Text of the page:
17 July 2010

U.S. military spending: ensuring security or threatening it?

The U.S. defence budget for 2010 is $680-billion, an amount almost equal to the rest of the world's military spending combined. And this doesn't include such items as nuclear weapons research, pensions for military retirees and their families, interest on debt incurred in past wars, or financing of foreign arms sales. But does lavishing all these billions on armaments help to ensure Americans' security or does it undermine it?

It is hard to believe that any other nation is so threatening to the United States that this kind of muscle is justified. The only country that might be considered a great power competitor is China, and its military budget is one-ninth as large. Indeed, the major threats to the U.S. don't come from other nations, but rather from extremists groups and dealing with them doesn't require massive armaments. 9/11 didn't happen because the Americans were insufficiently armed, it happened because of a lack of intelligence. The best weapon against terrorism is good intelligence - and good police work. In fact, most of the terrorist threat against the U.S. would fade away if the Americans minded their own business a little more and interfered in other peoples' affairs a little less. There is clearly room for dramatic cuts in U.S. military spending without compromising American security.

A more important concern is the threat this excessive spending poses to the country domestically, particularly the threat to Americans' security when ill, or aging, or unemployed, or when poverty strikes. Congressman Barney Frank nicely expressed this concern when he recently said, "If we do not make reductions approximating 25 percent of the military budget ... it will be impossible to continue to fund an adequate level of domestic activity ... [American] well-being is far more endangered by a proposal for substantial reductions in Medicare, Social Security or other important domestic areas than it would be by canceling weapons systems that have no justification from any threat we are likely to face."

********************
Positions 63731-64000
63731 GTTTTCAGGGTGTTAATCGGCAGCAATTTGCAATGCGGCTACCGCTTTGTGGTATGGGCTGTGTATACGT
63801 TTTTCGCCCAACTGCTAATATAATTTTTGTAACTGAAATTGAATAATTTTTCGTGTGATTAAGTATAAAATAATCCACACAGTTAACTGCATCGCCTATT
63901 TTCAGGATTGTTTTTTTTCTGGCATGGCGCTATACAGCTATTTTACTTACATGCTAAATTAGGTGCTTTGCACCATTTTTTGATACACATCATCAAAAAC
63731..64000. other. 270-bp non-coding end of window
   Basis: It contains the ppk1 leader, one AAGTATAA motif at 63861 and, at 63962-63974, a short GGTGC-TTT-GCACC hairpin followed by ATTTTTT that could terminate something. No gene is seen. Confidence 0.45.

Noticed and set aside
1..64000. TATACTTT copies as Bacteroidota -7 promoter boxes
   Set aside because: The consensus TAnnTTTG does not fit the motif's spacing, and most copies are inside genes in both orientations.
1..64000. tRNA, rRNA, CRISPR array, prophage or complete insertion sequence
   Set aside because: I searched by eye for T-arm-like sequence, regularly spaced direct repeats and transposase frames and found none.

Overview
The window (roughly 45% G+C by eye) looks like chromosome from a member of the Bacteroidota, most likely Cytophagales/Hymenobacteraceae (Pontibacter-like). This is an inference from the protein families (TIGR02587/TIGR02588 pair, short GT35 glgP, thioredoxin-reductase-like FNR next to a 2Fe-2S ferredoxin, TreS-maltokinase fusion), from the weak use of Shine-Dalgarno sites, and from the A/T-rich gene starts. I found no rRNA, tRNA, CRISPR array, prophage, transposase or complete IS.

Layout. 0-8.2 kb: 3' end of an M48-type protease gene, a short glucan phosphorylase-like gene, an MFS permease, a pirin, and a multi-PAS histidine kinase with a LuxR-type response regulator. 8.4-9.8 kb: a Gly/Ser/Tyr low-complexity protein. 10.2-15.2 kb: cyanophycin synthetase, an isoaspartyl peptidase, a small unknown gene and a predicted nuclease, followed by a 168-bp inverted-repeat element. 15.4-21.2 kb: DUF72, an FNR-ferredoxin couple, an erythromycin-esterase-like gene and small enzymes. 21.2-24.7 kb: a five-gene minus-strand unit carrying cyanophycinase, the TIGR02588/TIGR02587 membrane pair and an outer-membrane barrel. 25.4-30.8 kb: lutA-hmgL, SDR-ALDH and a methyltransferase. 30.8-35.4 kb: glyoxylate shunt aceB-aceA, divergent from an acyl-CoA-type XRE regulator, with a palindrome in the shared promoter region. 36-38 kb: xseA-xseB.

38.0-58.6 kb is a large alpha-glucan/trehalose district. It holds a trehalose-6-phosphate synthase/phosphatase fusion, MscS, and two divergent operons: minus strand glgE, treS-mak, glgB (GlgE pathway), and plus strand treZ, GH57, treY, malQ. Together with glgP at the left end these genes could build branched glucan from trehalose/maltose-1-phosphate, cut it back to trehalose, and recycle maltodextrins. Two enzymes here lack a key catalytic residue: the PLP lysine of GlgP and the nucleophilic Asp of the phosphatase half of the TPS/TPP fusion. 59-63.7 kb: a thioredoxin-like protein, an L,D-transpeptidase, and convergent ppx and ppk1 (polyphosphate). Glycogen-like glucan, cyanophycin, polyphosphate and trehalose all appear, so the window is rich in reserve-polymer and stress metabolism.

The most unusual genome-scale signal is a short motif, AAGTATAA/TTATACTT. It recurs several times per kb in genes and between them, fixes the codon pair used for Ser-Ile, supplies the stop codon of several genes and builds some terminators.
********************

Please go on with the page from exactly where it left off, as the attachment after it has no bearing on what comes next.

This threat to American well-being is already showing up in various areas. For example, maternal mortality in the U.S. is higher than in 40 other countries, and has been increasing for 20 years. The U.S. also has the highest infant mortality rate among Western nations.

Cash-strapped states such as California, threatened with mass layoffs of police, teachers and other public workers, could be greatly assisted by federal funding but enabling legislation is held up by a Senate reluctant to inflate federal debt. A bill to extend unemployment benefits is also stalled, even though the number of American workers who have gone without a job for six months or more is the highest since WWII. Defence spending rarely encounters such thrift.

Despite the deteriorating domestic scene, military spending increased this year to its highest level in 50 years. Meanwhile, from women seeking secure childbirth to people seeking a secure job, the situation worsens. If a large chunk of that defence budget were switched to domestic programs, Americans' security just might be considerably enhanced.

No comments:

Post a Comment